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Atlanta-Surgeons from Italy have developed a technique to take tissue from the underside of the tongue and transplant it to repair strictures in the urethra, giving surgeons an alternative to buccal mucosa for the procedure.
"It is another place to take a graft, not a substitution for the buccal mucosa," said Alchiede Simonato, MD, professor of urology at Ospedale S. Martino, University of Genoa, in explaining his pilot study during a moderated poster presentation at the 2006 AUA annual meeting here.
He said that in the eight patients in his study, he had successful outcomes in all but one of the cases. The unsuccessful case required other manipulations to improve urine flow. Dr. Simonato and his colleagues have gone on to perform another 10 of the procedures since September 2004, when the pilot study closed.
Some of those problems include changes in the patients' salivary function, scarring, aesthetic changes in the lip and sometimes some retraction in the cheeks.
With those considerations, Dr. Simonato and colleagues began investigating the idea of using the lingual mucosa as a possible site for the grafts in January 2001.
"The mucosa covering the lateral and under surface of the tongue is identical in structure with that lining the rest of the oral cavity," Dr. Simonato said. "It is easily accessible and has similar immunological properties."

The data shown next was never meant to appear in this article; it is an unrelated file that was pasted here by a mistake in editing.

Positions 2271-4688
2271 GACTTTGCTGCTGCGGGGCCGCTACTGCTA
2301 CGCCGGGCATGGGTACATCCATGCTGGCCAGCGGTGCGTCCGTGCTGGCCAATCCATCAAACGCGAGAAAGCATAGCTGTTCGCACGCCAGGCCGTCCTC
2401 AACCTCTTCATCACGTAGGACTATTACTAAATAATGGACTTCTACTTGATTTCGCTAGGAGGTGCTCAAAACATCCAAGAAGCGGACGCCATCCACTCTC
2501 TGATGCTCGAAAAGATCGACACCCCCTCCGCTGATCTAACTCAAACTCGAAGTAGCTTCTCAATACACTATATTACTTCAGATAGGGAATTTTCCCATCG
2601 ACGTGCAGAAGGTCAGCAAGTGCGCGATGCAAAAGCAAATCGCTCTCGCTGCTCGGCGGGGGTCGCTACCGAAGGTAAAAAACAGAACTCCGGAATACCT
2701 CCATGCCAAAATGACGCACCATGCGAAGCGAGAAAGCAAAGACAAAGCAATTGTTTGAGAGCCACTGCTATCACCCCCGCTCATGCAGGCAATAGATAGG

In the open-surgery procedure, surgeons first investigate the urethra to measure the length of tissue that will be necessary to repair the blockage in the urethra. Then they turn their attention to the mouth. When the donor graft is removed from the tongue, graft defatting is performed until all underlying fibrovascular tissue is completely removed. The donor site is closed with polyglactin sutures, which dissolve a few days after the procedure is completed, Dr. Simonato explained.
The graft is then transplanted to the urethra to replace the unhealthy tissue re-moved there at the start of the procedure, completing the urethroplasty.
'No major complications'
Median follow-up for these first eight patients was 18 months. The lingual mucosal graft ranged in length from 3 to 7 cm with a width of 1.5 cm.
"No major perioperative complications occurred," he said.